Epicardial adipose tissue (EAT) is
splanchnopleuric mesoderm-derived tissue that
communicates locally with coronary vessels and
myocardium via paracrine and vasocrine routes. This
tissue secretes pro-atherogenic and pro-inflammatory
cytokines that affect cardiac function. Some studies
found a significant relationship between EAT thickness
and coronary artery disease (CAD).
Methods: This analytical, observational study aimed to
assess the relationship between EAT thickness and
coronary artery stenosis lesion severity in CAD patients
of RSUP HAM. EAT thickness was measured using
Doppler echocardiography by a cardiologist, while the
severity of coronary artery stenosis lesion was
determined by SYNTAX score. Bivariate analysis and Ttest were used to analyze the difference between CAD
with significant lesion and nonsignificant groups. ROC
(Receiver Operating Curve) analysis was used to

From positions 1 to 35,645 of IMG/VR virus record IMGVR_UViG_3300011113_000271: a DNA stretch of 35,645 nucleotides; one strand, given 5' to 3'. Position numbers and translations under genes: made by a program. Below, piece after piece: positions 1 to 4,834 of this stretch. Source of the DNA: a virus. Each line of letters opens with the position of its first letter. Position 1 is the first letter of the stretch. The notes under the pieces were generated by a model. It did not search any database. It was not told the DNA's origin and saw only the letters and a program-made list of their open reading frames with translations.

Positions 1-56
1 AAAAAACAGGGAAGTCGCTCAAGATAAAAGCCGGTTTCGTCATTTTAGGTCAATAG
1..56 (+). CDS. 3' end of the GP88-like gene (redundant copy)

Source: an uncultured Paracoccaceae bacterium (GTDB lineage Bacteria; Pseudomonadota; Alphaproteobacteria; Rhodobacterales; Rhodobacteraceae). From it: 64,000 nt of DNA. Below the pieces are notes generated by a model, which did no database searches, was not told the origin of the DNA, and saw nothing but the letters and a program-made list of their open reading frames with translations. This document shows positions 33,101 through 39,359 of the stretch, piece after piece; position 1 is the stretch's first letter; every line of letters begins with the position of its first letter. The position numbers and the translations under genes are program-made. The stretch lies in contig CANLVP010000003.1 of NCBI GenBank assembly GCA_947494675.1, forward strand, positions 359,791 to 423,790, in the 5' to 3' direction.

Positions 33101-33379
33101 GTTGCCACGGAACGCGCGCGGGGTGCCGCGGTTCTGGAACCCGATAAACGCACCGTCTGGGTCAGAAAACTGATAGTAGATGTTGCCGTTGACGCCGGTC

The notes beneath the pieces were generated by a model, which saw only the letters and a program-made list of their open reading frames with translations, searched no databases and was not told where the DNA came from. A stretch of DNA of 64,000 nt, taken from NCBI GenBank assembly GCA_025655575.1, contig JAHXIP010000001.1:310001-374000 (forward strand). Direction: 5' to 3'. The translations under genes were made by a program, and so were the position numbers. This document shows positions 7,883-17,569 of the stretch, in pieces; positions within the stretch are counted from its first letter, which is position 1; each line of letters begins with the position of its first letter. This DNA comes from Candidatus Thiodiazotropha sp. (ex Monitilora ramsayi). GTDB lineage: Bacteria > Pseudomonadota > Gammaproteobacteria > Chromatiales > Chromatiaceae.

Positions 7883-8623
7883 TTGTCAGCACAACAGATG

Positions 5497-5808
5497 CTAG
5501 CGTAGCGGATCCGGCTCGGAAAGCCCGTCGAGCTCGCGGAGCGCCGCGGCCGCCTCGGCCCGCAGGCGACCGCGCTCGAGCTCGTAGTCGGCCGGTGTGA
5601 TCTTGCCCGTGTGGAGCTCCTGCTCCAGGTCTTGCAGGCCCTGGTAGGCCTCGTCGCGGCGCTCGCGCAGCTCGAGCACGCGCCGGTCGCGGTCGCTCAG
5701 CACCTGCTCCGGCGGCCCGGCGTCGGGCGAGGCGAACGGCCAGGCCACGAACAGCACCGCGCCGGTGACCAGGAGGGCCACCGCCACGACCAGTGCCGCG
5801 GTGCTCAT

determine the cut-off value of EAT thickness that could
predict the severity of the lesion.
Results: All 79 patients (39 CAD with significant lesion
and 39 nonsignificant lesion) was dominated by male
(57,6% and 42,4%). Diastole and systole EAT thickness
of ≥2,75 mm, and ≥5,5 mm could predict CAD diagnoses.
These cut-off points also had six times higher risk of
developing significant coronary artery lesion, which was
described by a SYNTAX score of > 22 [each had OR of
6,000 (IK95% 1,296-27,769)]
Conclusion: EAT thickness measurement using
echocardiography could differentiate CAD with
signifincant lesion with non-significant patients, and it
also could predict the severity of coronary artery lesions
in CAD patient
Keywords : Epicardial Adipose Tissue, SYNTAX, CAD.